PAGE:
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Disentangling bias for non-destructive insect metabarcoding

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journal contribution
posted on 20.05.2022, 04:29 authored by F Martoni, Alexander PiperAlexander Piper, Brendan RodoniBrendan Rodoni, MJ Blacket
A fast and reliable method for obtaining a species-level identification is a fundamental requirement for a wide range of activities, from plant protection and invasive species management to biodiversity assessments and ecological studies. For insects, novel molecular techniques such as DNA metabarcoding have emerged as a rapid alternative to traditional morphological identification, reducing the dependence on limited taxonomic experts. Until recently, molecular techniques have required a destructive DNA extraction, precluding the possibility of preserving voucher specimens for future studies, or species descriptions. Here we paired insect metabarcoding with two recent non-destructive DNA extraction protocols, to obtain a rapid and high-throughput taxonomic identification of diverse insect taxa while retaining a physical voucher specimen. The aim of this work was to explore how non-destructive extraction protocols impact the semi-quantitative nature of metabarcoding, which alongside species presence/absence also provides a quantitative, but biased, representation of their relative abundances. By using a series of mock communities representing each stage of a typical metabarcoding workflow we were able to determine how different morphological (i.e., insect biomass and exoskeleton hardness) and molecular traits (i.e., primer mismatch and amplicon GC%), interact with different protocol steps to introduce quantitative bias into non-destructive metabarcoding results. We discuss the relevance of taxonomic bias to metabarcoding identification of insects and potential approaches to account for it.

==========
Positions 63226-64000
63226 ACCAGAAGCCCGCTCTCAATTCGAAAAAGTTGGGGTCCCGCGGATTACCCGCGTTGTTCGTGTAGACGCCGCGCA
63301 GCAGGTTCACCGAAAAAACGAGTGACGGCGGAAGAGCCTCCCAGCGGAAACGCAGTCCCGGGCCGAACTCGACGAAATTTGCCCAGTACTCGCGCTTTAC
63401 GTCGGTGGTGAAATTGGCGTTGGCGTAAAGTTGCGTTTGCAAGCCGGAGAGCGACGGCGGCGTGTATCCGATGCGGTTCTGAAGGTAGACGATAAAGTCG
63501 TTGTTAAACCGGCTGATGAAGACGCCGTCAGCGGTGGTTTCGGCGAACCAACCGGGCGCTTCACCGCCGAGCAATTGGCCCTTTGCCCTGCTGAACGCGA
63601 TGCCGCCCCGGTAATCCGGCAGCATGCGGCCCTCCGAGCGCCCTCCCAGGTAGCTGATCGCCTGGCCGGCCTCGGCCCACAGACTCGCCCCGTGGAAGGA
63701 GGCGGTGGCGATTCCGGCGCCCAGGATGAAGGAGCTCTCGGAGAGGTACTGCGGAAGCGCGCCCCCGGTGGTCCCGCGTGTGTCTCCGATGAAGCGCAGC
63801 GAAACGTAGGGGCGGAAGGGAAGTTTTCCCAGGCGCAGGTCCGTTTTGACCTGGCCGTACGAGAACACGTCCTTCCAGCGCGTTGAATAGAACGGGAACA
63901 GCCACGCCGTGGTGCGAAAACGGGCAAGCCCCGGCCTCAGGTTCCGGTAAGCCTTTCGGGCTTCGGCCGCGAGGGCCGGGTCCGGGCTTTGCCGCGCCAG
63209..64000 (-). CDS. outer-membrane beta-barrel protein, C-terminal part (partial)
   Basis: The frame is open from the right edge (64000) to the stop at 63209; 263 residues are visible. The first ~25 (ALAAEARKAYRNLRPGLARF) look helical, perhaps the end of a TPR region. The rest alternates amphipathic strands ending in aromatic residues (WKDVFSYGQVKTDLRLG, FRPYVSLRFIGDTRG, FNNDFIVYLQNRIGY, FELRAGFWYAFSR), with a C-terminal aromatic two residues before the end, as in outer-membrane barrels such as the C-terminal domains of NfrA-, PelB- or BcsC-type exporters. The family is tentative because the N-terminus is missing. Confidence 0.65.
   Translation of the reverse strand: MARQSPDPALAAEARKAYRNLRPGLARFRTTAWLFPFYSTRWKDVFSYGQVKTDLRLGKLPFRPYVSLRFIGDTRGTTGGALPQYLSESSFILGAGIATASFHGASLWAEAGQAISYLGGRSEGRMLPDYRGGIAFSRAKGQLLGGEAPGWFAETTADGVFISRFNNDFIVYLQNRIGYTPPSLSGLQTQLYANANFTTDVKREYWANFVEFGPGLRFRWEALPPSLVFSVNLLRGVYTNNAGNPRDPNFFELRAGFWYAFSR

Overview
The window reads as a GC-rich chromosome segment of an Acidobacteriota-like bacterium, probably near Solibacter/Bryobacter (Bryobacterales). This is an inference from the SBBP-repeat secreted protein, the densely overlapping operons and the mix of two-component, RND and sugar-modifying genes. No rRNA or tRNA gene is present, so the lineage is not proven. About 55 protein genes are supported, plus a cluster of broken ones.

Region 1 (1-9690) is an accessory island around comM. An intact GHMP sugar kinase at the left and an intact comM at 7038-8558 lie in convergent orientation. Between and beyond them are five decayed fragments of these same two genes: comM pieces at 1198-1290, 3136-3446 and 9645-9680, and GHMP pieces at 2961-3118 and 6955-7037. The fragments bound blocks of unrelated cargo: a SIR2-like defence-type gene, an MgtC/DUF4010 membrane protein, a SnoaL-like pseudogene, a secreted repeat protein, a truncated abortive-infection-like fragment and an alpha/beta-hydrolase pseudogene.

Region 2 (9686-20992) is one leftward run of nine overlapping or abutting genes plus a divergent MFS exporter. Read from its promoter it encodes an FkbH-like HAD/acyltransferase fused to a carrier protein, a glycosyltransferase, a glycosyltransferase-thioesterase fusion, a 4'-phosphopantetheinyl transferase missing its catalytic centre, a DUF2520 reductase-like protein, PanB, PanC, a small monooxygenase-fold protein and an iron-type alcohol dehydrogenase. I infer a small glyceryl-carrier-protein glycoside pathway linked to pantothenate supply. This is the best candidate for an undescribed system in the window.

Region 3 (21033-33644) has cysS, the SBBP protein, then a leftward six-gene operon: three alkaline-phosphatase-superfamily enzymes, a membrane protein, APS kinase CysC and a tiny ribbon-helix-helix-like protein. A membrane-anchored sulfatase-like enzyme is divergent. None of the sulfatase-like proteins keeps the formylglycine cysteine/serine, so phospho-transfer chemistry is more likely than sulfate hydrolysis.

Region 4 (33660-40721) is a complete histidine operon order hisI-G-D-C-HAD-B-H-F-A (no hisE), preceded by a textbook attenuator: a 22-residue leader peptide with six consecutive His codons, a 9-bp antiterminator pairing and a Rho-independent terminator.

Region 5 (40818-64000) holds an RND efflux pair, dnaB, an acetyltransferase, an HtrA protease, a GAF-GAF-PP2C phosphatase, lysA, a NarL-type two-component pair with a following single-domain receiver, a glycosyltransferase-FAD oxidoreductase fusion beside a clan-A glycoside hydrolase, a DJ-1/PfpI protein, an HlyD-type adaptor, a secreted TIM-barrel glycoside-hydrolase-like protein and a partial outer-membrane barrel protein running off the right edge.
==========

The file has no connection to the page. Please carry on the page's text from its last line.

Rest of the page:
Funding

This work was supported by the iMapPESTS project, supported by Horticulture Innovation Australia (ST16010) through funding from the Australian Government Department of Agriculture as part of its Rural R&D for Profit program and Grains Research and Development Corporation. The funders had no role in study design, data collection and analysis, decision to publish, or preparation of the manuscript.

History

Publication Date

23/02/2022

Journal

PeerJ

Volume

10

Article Number

e12981

Pagination

23p.

Publisher

PeerJ

ISSN

2167-8359

Rights Statement

Copyright 2022 Martoni et al. Distributed under a Creative Commons CC-BY 4.0 license (https://creativecommons.org/licenses/by/4.0/) which permits use, sharing, adaptation, distribution and reproduction in any medium or format, as long as you give appropriate credit to the original author(s) and the source, provide a link to the Creative Commons licence, and indicate if changes were made.